The earth does belong to the Lord because He created it. That does not mean that we have to figure out how to rule it for Him. Yes, He is the King but the kingdom is not of this earth, which Jesus specifically said. The Psalmist is referring to the overall notion of the fact that God is the ultimate King over His creation not that He is asking us to rule the nations or even influence them. Mattera's poor interpretation is founded on his heretical beliefs. I agree that the church shows the world the cross but that is achieved through the preaching of the gospel. The problem Mattera has is that preaching the gospel is hard, thankless work that does not usually amount to many trinkets and baubles from this world unless you preach heretically. Much easier to think that changing a law or electing a politician is somehow doing the Lord's will than actually preaching the gospel.
"2. The kingdom transforms individuals from within, while religion focuses on observing outward rituals. Jesus taught us that God requires truth in the inner man (Matt. 5-7, 23; Ps. 51:6). Hence, the kingdom focuses on inner transformation, while religion concentrates primarily on observing church rituals (Luke 17:21). Christ-centered spiritual disciplines help create proper habits of the heart that are conducive to growth in the knowledge and love of God." -- Joseph Mattera
By using buzzwords such as ritual Mattera hopes to smear the notion of organized church as it presently exists. Is he honestly suggesting people are not saved within the structure of church? If they are saved, how do they avoid internal transformation when that is exactly what salvation is! If you want to grow in the knowledge and love of God -- start by sticking to His word!
"3. The kingdom releases all believers to the work of the ministry, while religion merely releases professional clergy to minister. In the kingdom, all believers are both kings and priests (Rom. 5:17, 1 Pet. 2:8-9). In religion, only those trained in seminary and who are employed in church ministry are considered priests." -- Joseph Mattera
I assume the citation from Romans is an error since it literally has nothing to do with this topic. The Peter reference is simply about how we are a royal priesthood. I have seen this vision of Mattera in real life. Watch a Bethel prayer service and watch everyone thinking they are a prophet or preacher. It is demonic. God is a God of order. He established that order. He created the leadership positions within the church. I know Mattera fancies himself a king but there is only one.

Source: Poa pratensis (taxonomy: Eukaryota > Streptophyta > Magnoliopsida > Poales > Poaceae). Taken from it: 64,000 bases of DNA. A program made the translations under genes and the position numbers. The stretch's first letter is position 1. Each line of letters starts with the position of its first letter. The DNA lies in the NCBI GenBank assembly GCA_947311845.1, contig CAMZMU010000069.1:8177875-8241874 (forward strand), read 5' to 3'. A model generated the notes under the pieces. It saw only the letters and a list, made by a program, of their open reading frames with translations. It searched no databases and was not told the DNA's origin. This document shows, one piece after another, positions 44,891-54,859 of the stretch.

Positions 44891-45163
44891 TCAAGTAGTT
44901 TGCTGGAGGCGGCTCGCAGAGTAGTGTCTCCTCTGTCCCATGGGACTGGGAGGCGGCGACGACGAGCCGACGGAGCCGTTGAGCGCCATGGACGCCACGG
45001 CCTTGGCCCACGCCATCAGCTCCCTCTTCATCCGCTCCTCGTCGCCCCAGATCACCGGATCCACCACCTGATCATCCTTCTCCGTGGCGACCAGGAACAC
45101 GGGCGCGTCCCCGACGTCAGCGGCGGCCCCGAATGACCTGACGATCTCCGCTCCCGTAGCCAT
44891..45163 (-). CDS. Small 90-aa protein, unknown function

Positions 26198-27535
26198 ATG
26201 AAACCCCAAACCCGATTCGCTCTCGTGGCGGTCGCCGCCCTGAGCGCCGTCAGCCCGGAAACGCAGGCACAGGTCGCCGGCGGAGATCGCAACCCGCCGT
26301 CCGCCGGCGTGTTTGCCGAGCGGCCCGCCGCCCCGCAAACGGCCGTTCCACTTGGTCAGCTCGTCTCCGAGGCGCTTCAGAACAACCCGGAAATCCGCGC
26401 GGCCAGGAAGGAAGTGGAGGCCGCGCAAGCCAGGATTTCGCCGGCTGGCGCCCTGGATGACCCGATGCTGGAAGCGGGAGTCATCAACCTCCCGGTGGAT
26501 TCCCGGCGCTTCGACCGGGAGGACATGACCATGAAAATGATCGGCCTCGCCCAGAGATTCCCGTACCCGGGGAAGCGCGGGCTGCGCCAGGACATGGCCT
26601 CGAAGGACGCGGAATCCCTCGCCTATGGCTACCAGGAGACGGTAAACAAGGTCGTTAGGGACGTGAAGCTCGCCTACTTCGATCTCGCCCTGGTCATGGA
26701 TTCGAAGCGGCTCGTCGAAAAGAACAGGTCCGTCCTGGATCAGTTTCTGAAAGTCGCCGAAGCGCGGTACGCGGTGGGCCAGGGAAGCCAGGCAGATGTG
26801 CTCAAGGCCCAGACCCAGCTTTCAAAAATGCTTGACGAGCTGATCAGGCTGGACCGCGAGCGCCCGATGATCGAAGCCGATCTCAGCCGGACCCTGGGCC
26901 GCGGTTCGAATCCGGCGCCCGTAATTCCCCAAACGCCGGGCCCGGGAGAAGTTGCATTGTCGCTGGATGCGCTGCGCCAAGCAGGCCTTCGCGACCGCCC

"4. The kingdom sees the Spirit poured out upon all flesh. Religion sees the Spirit move only during Sunday services. The apostle Peter made it clear that the Resurrection inaugurated the kingdom age, which was seen when the Holy Spirit was poured out upon every culture, tribe, kindred, tongue and nation (Acts 2:17). Two of the results of the outpouring was that God was no longer restricted to the religious Jews, and His Spirit was not limited to the most holy place in their temple. Despite this, many in the body of Christ continue to restrict the Holy Spirit to moving only within the four walls of a building during mass or church services." -- Joseph Mattera
NAR dominionists love to abuse the Joel verse about the spirit being poured out. The notion that church only sees the spirit move on Sundays is absurd. Now, mega church purpose driven churches do only focus on Sunday but Mattera is not railing against that. he is railing against organized church structure.
"5. In the kingdom, the Scriptures have primary ecclesiastical authority. In religion, second-tier religious tradition has primary ecclesial authority. This second-tier religious tradition is an issue not only for the Roman Catholics, who put custom and canon law on equal terms with Scripture, but also for the Orthodox Church. Many people place the writings of the apostolic fathers on the same level as the Holy Scriptures. Many evangelical Protestant denominations, Pentecostal and non-Pentecostal churches also have second-tier traditions that they regard as primary authority as they relate to Christian practices." -- Joseph Mattera